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Know of a Reggio in the Indpls. area?

post #1 of 7
Thread Starter 

I taught at a co-op school for years, when my oldest were little.  No one I know had ever heard of Reggio Emilia schools, until the woman in charge of our Teachers' Continuing Ed. classes went to Italy to study it and wanted us to try to incorporate some of their approaches.  The way she described it just made us drool!

 

I have a 3-yr.-old now, who will start some sort of part-time preschool this fall.  I've heard rumors that there's a new Reggio school somewhere in Indianapolis, but I don't know anyone whose child actually attends it...

 

By chance, does anyone here have any info.?

post #2 of 7

I'm not sure if you're still trying to find out about the new Reggio school in Indy but it's in partnership with Butler University and will be slowly taking over the building where School #60 currently resides. I spoke with the principal of the school for over an hour one day and he seemed really great. I will say, though, that this *IS* still a public school so there are aspects of the public school system that will be implemented throughout the program. It's just opening this fall, beginning with pre-k and K/1, and adding a grade each year until it reaches 8th grade I believe. I know a lot of people who are sending their children there in the fall but unfortunately the "balanced" year round schedule will not work for us. There was another Reggio based school that opened on the west side but without proper funding they were forced to close their doors after a short time.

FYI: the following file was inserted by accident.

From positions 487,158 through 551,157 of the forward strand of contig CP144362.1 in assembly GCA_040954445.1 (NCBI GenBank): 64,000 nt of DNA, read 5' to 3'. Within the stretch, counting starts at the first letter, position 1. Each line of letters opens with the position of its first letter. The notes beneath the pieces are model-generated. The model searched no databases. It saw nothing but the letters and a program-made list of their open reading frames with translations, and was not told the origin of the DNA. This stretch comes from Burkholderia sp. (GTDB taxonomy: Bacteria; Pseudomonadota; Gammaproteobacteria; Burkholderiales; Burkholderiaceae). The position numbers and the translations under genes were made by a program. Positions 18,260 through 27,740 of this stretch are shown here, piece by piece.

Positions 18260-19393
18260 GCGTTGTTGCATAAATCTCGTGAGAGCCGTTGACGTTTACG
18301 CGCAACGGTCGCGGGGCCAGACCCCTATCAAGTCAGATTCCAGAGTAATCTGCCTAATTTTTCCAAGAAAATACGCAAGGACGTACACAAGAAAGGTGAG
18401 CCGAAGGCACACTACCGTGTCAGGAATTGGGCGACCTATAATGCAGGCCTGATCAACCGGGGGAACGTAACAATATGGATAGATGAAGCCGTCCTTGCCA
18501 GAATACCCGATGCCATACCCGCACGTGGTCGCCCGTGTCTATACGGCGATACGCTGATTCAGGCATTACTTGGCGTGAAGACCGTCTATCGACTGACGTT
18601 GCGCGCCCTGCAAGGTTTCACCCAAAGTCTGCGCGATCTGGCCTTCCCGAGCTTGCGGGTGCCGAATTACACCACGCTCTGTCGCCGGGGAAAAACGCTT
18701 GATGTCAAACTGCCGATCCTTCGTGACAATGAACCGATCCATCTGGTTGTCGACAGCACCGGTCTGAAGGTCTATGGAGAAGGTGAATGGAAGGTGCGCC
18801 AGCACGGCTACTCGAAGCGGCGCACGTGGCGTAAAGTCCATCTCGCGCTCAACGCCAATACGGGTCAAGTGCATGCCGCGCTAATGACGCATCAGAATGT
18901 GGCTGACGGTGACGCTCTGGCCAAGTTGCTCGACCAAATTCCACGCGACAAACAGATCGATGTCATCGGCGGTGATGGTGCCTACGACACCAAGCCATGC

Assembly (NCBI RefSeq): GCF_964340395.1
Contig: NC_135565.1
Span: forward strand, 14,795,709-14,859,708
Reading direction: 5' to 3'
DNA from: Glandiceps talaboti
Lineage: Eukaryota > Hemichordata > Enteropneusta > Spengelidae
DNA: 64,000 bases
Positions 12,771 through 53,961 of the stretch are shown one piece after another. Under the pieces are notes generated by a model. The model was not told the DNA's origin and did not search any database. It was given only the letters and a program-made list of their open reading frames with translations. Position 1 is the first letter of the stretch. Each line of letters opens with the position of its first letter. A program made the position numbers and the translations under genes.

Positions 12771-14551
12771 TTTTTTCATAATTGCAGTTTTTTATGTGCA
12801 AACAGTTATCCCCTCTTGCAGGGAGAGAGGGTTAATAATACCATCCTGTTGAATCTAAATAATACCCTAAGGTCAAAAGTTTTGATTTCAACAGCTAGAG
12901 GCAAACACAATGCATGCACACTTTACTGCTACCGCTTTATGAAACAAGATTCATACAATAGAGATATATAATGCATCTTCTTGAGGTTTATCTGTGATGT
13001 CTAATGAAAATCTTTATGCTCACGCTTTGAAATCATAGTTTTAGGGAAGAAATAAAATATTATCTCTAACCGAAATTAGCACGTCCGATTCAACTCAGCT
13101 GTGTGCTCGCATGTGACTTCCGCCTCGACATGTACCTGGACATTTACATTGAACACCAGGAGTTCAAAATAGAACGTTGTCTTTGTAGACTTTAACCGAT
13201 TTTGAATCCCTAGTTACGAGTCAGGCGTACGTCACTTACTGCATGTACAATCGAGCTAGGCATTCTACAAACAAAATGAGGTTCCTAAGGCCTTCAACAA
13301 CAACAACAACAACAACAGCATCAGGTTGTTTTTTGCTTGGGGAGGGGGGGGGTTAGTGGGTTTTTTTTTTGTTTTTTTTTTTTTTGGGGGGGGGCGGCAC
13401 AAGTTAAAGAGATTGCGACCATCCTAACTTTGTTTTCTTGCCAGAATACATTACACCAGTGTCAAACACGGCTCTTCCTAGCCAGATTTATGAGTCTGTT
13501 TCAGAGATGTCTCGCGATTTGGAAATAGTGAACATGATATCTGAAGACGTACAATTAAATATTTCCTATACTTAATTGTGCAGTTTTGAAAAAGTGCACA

On a side note, we have a 5 1/2 year old that I've been homeschooling this past year. Because we've not had fantastic experiences with the co-ops we have tried, DS wants to try school in the fall. Out of the schools we toured and discussed he REALLY wants to go to Paramount School of Excellence. Honestly, even though I am honoring his decision, I really hope that he changes his mind!  So if you know of any great, Montessori based options that do not cost an arm and a leg I'd love to hear! :O)

post #3 of 7

Hi, have you found a Reggio preschool? I too am looking around for my 3 yo and just heard about one called Small Blessings, Inc.on 96th and Zionsville. I haven't visited them yet since I'm hoping to find ones on the westside near me, but haven't had success. Their website is smallblessingsinc.com if you're interested. Let me know if you've found others!

post #4 of 7
Thread Starter 
Quote:
Originally Posted by SoulJourney View Post